(Doctors, in fact, won’t know for months if suicide rates have spiked in 2020 due to the pandemic—and even then, it would be difficult to unpack whether those deaths were related to church closures, or other factors like grief, isolation, and unemployment.)

But Hodges has not been dissuaded, and he and his fellow plaintiffs filed an emergency application with the U.S. Supreme Court on Saturday, in which they asked the high court to weigh in on the matter.

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In any case, Hodges said that his daughter was a nurse working on COVID-19 cases and he’d lost two friends to the virus, which is why he and his fellow plaintiffs planned to respect the public health protocols being used by businesses, like those put forward by the Centers for Disease Control and Prevention. CDC protocols advise faith leaders to “take steps to limit the size of gatherings in accordance with the guidance and directives of state and local authorities.”

“We’re going to practice every safe guideline anyone else is practicing—whether it’s Walmart or a restaurant,” Hodges said. “We’re not asking for any exceptions.”

Hodges’ goal is to be able to open the doors to worshipers by the end of the month. But first, he wants to win the legal battle, he said.

“When Trump made his announcement, I said, ‘Well, thank God the commander-in-chief supports us,’” Hodges recalled. “But the president, as powerful as he is, does not have the power a governor does. We need a legal ruling in our favor.”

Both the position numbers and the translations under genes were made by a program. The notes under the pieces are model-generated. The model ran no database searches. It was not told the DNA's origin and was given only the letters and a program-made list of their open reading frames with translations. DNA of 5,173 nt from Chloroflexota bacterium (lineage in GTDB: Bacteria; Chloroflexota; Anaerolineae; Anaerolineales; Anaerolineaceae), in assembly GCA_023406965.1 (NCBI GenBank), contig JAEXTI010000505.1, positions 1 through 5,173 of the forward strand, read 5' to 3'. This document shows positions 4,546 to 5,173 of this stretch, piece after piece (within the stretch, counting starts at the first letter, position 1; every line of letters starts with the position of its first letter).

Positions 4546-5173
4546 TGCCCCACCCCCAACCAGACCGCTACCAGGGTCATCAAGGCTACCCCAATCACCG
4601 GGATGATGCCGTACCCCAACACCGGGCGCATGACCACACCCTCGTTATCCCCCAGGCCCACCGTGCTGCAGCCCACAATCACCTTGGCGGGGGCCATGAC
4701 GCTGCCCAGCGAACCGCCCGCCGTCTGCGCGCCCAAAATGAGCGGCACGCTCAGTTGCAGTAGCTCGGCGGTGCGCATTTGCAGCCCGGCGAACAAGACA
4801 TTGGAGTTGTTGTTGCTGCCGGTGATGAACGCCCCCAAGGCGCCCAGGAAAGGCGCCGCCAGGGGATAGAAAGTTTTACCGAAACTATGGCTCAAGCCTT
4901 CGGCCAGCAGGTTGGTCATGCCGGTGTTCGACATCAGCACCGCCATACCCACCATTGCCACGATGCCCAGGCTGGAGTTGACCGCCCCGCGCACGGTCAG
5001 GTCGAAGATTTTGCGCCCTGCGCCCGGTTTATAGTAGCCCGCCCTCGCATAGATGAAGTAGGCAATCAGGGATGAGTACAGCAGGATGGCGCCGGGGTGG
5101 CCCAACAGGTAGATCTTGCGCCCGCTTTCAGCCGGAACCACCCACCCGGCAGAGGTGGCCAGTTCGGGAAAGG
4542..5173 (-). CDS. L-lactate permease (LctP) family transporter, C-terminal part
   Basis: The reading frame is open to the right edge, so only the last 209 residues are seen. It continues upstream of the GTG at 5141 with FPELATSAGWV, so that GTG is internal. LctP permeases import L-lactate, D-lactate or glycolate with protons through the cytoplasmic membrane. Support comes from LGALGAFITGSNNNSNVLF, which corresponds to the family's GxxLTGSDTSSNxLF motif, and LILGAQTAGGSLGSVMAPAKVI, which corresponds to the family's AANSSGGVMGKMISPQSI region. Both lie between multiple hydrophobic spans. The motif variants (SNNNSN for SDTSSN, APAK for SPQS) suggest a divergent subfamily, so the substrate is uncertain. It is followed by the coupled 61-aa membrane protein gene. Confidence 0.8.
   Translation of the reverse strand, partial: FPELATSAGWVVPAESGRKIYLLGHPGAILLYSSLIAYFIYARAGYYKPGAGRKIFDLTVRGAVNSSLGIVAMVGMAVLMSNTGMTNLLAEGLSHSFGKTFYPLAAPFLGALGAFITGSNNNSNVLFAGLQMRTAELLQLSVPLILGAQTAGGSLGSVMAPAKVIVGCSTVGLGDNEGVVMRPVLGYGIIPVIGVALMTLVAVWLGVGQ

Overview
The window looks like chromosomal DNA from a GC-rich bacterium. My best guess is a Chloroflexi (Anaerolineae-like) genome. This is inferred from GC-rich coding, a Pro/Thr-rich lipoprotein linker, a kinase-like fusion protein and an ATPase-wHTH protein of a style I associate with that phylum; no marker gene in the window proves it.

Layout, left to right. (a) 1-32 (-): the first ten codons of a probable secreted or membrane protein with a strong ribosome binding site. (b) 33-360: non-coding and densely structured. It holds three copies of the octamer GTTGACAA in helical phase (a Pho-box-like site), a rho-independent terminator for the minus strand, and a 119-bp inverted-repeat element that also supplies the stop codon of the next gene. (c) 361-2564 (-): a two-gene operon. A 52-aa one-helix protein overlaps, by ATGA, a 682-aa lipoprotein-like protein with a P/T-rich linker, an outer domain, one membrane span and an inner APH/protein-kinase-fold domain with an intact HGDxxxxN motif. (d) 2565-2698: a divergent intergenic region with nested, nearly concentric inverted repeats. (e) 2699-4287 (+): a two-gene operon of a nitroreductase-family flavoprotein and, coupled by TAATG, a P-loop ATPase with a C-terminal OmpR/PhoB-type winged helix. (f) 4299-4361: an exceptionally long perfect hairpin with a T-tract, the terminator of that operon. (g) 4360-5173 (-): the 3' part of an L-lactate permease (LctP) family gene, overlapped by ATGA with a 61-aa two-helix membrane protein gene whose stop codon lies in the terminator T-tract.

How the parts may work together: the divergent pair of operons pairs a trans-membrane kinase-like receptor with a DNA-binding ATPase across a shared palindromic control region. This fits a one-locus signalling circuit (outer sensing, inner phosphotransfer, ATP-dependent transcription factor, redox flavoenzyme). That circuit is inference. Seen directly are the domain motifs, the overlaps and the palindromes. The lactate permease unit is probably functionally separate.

Fortunately for Hodges, earlier this week, five lawyers with the Justice Department said in a letter to Newsom that his order discriminated against religious institutions. More than 1,200 pastors signed a declaration protesting the restrictions. Meanwhile, the president said Friday that he was prepared to “override” any governors not following his directive. “The governors need to do the right thing and allow these very important essential places of faith to open right now, this weekend,” Trump said.

On Friday, Newsom said in a news briefing that he anticipated releasing new guidelines on Monday for churches to reopen “in a safe and responsible manner.” To his credit, multiple nationwide polls have shown the majority of Americans support the restrictions on in-person worship. So it’s not surprising that most churches have abided by the governor’s orders.

<div class="inline-image__caption"><p>Demonstrators in California holding signs demanding their church reopen.</p></div> <div class="inline-image__credit">Sandy Huffaker/Getty</div>

Demonstrators in California holding signs demanding their church reopen.

Sandy Huffaker/Getty

But churches itching to reopen in other states are having more luck. In North Carolina, a federal judge last week sided with churches in their dispute against Democratic Gov. Roy Cooper’s restriction on religious gatherings over 10 people. Cooper said he would not appeal the ruling.

Some are testing how willing their state leaders will be to fight back, even without a court ruling. A group of Catholic and Lutheran churches in Minnesota said they planned to resume in-person services in the coming days, in defiance of Gov. Tim Walz’s orders.

“We have concluded that many of our parishes are ready to safely resume Mass, albeit in a limited way, next week,” Archbishop Bernard Anthony Hebda said. The presidents of Minnesota’s two districts of the Lutheran Church-Missouri Synod said they were allowing churches to reopen on Tuesday and to hold in-person services on May 31.